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Nick Kyrgios Goes Too Far with Remarks to Wawrinka

In sports, the concepts of heroes and villains are mostly innocuous because it is understood that any hostility, both within the game itself and how fans relate to it, ends when the contest is over. Whether it’s a strategically-placed elbow to the back, a blindside hit, or a check into the boards, such acts represent roughness while the clock is running but leave no animosity once it hits zero.

Obviously there’s the occasional athlete that blurs the lines between real and fictional villains, but hatred in sports is almost always reserved for noteworthy players with annoying tendencies (think LeBron James never eschewing a chance to play up a dramatic moment, or Peyton Manning embracing an “aw shucks” persona while being an under-the-radar stat hog who might not be the most enjoyable teammate).

That’s what made the arrival of Australian sensation Nick Kyrgios so important for the sport of tennis. There hadn’t been a relevant antagonist in the sport in some time, dating back at minimum to when Novak Djokovic was imitating the rituals of his peers and having his parents wear shirts with his face on them at a Grand Slam final (and yes, that is a thing that happened).

Whether you liked him or not, Kyrgios transcended the sport in a way that hadn’t been seen arguably since the wild child days of Andre Agassi. He was becoming a regular topic on water cooler-esque discussion shows like “Around the Horn” and “PTI” for both his athleticism and his childish antics.

During his match against Stan Wawrinka on Wednesday night in Montreal though, Kyrgios crossed the line from sports villain to actual villain:

For those uninformed on the gossipy parts of tennis, that’s Kyrgios saying that his countryman, Thanasi Kokkinakis, slept with Wawrinka’s girlfriend, who is rumored — and no more than that — to be WTA player Donna Vekic.

Wawrinka is no stranger to relationship drama spilling into his career, considering the Roland Garros website published an inappropriate article on the eve of the tournament that discussed the details of his recent divorce and rumored romance with Vekic (he would go on to win the French Open, the second Grand Slam of his career).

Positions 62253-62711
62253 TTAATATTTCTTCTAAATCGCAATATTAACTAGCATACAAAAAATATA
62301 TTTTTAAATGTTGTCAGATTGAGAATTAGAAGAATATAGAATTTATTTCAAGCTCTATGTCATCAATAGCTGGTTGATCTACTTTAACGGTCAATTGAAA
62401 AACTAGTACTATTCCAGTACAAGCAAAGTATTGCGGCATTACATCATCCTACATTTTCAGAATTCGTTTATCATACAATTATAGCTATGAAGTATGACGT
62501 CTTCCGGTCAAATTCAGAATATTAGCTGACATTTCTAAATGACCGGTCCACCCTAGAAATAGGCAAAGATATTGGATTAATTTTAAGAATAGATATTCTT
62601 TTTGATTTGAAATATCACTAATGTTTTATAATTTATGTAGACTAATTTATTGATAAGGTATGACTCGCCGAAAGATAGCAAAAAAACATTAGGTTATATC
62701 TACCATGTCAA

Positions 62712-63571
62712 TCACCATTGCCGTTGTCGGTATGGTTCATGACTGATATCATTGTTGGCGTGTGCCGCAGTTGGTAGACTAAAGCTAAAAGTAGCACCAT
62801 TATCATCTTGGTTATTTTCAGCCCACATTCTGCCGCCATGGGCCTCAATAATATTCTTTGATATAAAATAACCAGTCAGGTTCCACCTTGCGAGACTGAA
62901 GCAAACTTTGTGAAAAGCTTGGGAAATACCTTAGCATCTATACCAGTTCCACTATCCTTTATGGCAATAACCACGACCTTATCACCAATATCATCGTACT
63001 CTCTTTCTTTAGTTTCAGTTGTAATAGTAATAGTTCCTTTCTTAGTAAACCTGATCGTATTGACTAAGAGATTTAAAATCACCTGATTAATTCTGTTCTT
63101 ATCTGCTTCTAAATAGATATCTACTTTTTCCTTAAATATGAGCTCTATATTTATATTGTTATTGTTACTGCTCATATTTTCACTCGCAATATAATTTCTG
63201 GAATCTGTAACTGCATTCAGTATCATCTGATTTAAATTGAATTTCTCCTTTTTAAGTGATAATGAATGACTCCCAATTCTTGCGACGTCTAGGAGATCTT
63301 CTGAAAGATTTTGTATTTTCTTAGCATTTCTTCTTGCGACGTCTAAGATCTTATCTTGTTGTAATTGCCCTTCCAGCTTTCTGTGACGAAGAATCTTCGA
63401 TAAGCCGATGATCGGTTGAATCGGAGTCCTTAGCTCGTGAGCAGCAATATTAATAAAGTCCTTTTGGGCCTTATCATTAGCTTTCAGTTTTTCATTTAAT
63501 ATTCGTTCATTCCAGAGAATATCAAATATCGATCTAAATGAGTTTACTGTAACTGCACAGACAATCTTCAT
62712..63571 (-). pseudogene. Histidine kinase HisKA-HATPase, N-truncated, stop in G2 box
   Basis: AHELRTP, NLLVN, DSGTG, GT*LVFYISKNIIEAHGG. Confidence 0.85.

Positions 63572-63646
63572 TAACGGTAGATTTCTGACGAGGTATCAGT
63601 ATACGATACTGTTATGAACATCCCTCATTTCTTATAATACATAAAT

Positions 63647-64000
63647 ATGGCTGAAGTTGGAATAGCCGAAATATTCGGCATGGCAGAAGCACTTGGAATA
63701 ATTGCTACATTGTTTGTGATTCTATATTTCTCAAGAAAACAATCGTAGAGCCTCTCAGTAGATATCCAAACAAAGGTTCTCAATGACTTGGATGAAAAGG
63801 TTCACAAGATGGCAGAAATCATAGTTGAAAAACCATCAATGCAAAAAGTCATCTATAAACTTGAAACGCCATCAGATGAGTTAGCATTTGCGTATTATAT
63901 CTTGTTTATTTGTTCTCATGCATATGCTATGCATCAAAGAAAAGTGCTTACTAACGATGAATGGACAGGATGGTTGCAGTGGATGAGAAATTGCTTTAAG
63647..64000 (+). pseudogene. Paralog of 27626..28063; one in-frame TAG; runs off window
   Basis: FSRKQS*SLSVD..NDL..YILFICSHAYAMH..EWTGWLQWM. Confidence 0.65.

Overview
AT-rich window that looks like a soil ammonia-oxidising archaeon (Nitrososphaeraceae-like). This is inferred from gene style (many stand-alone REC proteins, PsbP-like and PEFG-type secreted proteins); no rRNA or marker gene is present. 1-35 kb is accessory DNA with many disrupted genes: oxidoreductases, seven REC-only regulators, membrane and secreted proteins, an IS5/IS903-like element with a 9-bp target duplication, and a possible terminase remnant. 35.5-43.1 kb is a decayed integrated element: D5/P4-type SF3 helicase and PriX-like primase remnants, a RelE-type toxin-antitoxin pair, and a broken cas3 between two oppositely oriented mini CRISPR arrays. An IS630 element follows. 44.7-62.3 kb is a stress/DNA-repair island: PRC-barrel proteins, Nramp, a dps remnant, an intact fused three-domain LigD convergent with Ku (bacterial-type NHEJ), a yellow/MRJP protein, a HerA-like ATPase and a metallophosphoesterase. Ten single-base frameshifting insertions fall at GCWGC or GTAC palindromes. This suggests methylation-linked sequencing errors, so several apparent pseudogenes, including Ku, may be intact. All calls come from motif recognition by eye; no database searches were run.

Other relevant details: Wawrinka is 30 years old, while Kokkinakis and Vekic are teenagers and Kyrgios turned 20 in April. Also, Kyrgios is referring to a prior relationship, not current infidelity.

Here was Kyrgios justifying his comments after the match, which ended with Wawrinka, unaware of the remarks, retiring in the third and final set due to a back injury:

It’s no wonder he feels justified in behaving like this, as his “he was getting a bit lippy with me” defense was endorsed by both his brother and mother, the latter of whom later deleted her Twitter account.

The thing with that — and he’s done this before in invoking Rafael Nadal’s famous habit of taking extensive time between points — is he’s bringing up the business of people not involved in the match at hand. If he has a problem with Wawrinka (a good bet since Kyrgios, despite admitting he didn’t want to be there, disliked Wawrinka questioning his excuse of illness after Wawrinka breezed past him at Queen’s Club), then there’s absolutely nothing wrong with that, except that he needs to actually direct his response to him.

According to ESPN’s Darren Cahill, a large figure within Australian tennis and something of a Kyrgios-defender, the two needed to be separated after the match once Wawrinka learned what was said, which was later confirmed by Arash Madani. Both have since taken to social media:

Though Kyrgios has been fined $10,000 by the ATP and may face more punishment, it feels like many are missing the point, especially since the ATP is trying to sweep it under the rug judging by the disappearance of the initial Vine. This isn’t about Kyrgios, Wawrinka or Kokkinakis. Even in today’s society, women still bear the brunt of judgment.

Otherwise why would Kyrgios say it? He’s friends with Kokkinakis, who had nothing to do with the match anyway. No, he’s insulting Wawrinka by attempting to devalue his (alleged) girlfriend, arguably reducing Vekic to something closer to property than a person.

An apology cannot undo this. Until now, the question was always “Is Nick Kyrgios good for tennis?” The key part there is “for tennis.” He is abusive to innocent people on court, but that’s in the workplace. Now he has affected someone’s life. The moral of the story is similar to that of the Gawker/Conde Nast scandal: It is not your right to share that information.

While some argue that this type of trash talk happens all the time in sports (which doesn’t make it any less unacceptable), this was picked up by a microphone and will follow Vekic far longer than anyone else, with the possible exception of Kyrgios, for whom it could eventually be reduced to nothing more than the nadir in his inevitable “maturing of a champion” storyline years from now.

On the other hand, that assumes this is as low as Kyrgios will go, which is no sure thing for an unabashedly brash player who could find himself seen as a villain outside the painted lines as a result of sharing something that had no business being brought within them in the first place.

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